How much money is enough to save in your pension for your future retirement?

Lynn Beattie

by , CEO and Founder

at Mrs Mummypenny

28 May 2021 /  

An illustration of a woman reading at home with her cat

This article was last updated on 20/07/2023

This question is commonly asked about pensions. How much should we save for our golden years when retire? And there isn’t a simple answer. It depends on several variables and is incredibly personal. Each of us will want a different lifestyle and will need different sized pots to match the requirements of our later years.

But one thing is certain, the State Pension is NOT enough. Without any private or workplace pension savings you’ll be living in relative poverty, even if you qualify for the full State Pension of £203.85 per week (2023/24), which you can receive from the age of 66 (increasing to 67 by 2028). Having your own private pension is a necessary savings pot for the future you, to spend when you no longer want to rely on a working income.

As part of my research into the question - How much is enough? - I’ve spoken to seven people at different stages of the savings journey to understand their thoughts and feelings on the debate. They’re aged from 20s through to 70s, and it’s fascinating to understand their views which demonstrate exactly how personal the subject is.

The maths of calculating how much is enough

PensionBee has a great calculator that can help you set your pension goal. Think about the following questions and input your answers to work out how much is enough. Just use the very simple sliders to select your answers and see what number pops out.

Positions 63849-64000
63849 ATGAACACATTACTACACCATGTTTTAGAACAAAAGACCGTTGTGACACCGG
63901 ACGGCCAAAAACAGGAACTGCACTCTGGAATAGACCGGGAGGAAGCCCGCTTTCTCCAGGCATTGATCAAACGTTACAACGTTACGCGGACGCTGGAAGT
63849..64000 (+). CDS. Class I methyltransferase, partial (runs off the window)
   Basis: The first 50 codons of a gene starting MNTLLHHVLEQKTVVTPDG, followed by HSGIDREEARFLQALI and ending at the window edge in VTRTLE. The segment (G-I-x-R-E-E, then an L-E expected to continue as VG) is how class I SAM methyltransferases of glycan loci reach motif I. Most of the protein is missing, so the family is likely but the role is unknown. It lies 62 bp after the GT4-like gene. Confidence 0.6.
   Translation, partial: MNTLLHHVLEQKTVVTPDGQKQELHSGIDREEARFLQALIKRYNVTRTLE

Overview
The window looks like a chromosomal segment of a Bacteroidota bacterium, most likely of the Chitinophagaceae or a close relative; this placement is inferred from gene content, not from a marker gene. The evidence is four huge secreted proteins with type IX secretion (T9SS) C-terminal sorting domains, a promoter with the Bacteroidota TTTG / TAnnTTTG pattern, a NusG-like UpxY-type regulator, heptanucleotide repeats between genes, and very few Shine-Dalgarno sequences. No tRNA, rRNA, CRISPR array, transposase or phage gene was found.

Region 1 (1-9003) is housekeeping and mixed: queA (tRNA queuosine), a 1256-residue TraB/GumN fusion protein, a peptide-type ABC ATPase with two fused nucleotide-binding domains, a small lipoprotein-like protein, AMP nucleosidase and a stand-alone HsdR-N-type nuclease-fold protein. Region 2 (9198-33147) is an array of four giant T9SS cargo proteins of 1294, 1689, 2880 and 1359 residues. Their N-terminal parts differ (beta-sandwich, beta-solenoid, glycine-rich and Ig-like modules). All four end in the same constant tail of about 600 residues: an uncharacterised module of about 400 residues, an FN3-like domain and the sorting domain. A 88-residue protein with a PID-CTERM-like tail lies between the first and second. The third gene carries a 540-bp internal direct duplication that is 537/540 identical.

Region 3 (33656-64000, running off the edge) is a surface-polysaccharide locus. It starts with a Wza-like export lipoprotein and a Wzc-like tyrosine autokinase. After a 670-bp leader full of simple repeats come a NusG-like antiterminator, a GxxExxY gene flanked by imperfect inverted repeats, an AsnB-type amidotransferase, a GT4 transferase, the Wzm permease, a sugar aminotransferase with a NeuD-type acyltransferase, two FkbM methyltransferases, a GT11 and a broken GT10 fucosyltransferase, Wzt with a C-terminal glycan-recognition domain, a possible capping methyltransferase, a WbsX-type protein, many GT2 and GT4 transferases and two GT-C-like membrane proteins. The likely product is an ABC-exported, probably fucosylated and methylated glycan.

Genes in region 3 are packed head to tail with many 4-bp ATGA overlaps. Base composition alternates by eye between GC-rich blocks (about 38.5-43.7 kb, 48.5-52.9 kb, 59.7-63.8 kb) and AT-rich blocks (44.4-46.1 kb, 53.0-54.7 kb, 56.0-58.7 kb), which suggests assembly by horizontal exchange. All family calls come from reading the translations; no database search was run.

• The age that you want to retire

The earlier you stop working the more money you are going to need. And the younger you start saving the bigger your pot is likely to be by retirement.

  • The income you want/need at retirement

A realistic estimate for your retirement goal is often suggested to be around two thirds of what you earn now.

  • Pension Level and contributions

Add in your current pension pot size, your proposed contributions and your employer’s contributions, if you’re enrolled in a workplace pension scheme.

Using myself as an example

I’m 44 and would like to retire by the age of 60. I would like a private pension income of £20,000 per year. This is based on just me and having no mortgage by then.

I have a current pension pot of £70,000 and intend to put in £1,000 per month until retirement age. There won’t be any one-off contributions or employer contributions as I’m self-employed. My projected annual income, including the State Pension (you can switch this on or off) will be £24,440. More than I need, perfect.

Taking it a step further, there are some great analytical tools once I log into my PensionBee account that help me to calculate a target savings amount. This number is £380,000 and with my current assumptions this will be enough to get me through to the age of 95 (the death age used in the calculator assumption). The age of retirement has a big impact on these numbers: if I make my age 65 rather than 60, my required pot size reduces to £307,000.

Have a go and try it yourself!

Back to my case studies of different generations

Age 20s


Jordon Cox is the founder of the Jordon Cox website.